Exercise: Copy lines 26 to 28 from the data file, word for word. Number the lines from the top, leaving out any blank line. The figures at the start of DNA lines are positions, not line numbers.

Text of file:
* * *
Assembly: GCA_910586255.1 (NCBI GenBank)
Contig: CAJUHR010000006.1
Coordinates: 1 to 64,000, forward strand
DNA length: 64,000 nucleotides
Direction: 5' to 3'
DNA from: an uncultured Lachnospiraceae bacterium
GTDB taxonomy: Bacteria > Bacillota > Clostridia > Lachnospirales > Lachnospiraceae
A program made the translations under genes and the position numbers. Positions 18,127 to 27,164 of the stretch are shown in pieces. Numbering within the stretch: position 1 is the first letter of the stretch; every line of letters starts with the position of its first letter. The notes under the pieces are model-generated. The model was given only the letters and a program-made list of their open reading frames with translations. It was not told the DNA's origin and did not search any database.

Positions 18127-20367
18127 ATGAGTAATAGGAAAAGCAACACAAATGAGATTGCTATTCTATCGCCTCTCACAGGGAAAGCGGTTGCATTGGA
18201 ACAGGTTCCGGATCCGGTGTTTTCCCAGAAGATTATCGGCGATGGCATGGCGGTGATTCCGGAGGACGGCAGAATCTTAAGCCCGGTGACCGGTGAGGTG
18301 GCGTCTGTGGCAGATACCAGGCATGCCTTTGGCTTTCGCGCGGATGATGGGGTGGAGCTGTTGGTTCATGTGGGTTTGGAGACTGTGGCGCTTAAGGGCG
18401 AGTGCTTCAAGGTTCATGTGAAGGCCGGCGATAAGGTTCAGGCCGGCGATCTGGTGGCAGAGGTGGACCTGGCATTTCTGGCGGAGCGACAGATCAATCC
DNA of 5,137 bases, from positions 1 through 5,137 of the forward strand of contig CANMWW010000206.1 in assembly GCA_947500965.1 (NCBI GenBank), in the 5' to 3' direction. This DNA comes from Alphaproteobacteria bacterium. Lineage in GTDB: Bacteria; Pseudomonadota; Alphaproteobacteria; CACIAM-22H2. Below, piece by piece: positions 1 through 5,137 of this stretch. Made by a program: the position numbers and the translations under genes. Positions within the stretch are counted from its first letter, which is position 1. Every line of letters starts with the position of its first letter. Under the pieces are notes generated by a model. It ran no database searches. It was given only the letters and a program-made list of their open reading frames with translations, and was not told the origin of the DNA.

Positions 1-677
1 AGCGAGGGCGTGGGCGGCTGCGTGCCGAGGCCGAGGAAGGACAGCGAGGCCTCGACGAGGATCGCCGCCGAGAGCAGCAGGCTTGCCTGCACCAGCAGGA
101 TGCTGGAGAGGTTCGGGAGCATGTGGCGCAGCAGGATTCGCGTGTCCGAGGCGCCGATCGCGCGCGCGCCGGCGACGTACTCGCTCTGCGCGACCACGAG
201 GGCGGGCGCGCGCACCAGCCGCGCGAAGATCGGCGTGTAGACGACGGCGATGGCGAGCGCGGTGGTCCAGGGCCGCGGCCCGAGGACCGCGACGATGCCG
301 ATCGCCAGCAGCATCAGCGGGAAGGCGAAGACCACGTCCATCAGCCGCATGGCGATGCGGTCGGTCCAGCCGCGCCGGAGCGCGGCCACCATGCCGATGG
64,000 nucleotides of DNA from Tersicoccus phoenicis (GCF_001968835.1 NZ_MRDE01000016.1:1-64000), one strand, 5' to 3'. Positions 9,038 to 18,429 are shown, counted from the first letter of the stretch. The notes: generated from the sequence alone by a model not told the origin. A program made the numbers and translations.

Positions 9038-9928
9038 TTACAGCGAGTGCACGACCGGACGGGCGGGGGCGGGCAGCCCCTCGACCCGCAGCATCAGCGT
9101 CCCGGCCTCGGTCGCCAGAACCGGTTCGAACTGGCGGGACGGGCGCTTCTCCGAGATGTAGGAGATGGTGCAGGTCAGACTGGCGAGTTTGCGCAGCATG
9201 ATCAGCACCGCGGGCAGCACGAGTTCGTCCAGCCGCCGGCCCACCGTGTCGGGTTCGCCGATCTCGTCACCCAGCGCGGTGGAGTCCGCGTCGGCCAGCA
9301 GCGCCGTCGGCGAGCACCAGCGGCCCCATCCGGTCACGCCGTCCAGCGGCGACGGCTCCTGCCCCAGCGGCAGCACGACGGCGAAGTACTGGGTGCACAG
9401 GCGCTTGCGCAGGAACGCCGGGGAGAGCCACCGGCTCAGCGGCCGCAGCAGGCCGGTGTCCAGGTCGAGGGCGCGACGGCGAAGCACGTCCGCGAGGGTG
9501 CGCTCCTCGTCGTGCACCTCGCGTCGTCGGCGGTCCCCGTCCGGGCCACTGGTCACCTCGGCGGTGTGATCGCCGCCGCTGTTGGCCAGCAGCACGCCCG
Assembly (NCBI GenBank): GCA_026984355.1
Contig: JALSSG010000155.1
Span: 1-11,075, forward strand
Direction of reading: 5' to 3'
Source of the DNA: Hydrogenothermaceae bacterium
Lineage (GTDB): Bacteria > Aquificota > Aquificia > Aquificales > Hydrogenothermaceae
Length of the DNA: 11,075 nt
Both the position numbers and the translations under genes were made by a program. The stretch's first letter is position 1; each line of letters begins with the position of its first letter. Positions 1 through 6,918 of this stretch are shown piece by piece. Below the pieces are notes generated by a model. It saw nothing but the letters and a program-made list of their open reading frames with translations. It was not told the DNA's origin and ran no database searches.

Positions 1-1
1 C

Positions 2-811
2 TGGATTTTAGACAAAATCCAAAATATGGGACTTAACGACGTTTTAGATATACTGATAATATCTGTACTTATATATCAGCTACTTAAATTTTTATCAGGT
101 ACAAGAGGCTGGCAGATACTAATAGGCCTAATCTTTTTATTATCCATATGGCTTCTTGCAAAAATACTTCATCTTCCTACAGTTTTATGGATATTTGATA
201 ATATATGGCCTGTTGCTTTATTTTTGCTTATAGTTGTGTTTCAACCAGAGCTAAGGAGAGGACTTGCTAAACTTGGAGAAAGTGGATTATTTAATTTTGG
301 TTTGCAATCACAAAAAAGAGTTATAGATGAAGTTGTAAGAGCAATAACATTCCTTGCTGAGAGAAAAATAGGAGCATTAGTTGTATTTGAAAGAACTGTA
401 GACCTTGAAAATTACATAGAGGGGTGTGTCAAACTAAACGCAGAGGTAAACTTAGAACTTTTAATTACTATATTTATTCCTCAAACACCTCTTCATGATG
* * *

9401 GCGCTTGCGCAGGAACGCCGGGGAGAGCCACCGGCTCAGCGGCCGCAGCAGGCCGGTGTCCAGGTCGAGGGCGCGACGGCGAAGCACGTCCGCGAGGGTG
9501 CGCTCCTCGTCGTGCACCTCGCGTCGTCGGCGGTCCCCGTCCGGGCCACTGGTCACCTCGGCGGTGTGATCGCCGCCGCTGTTGGCCAGCAGCACGCCCG
Assembly (NCBI GenBank): GCA_026984355.1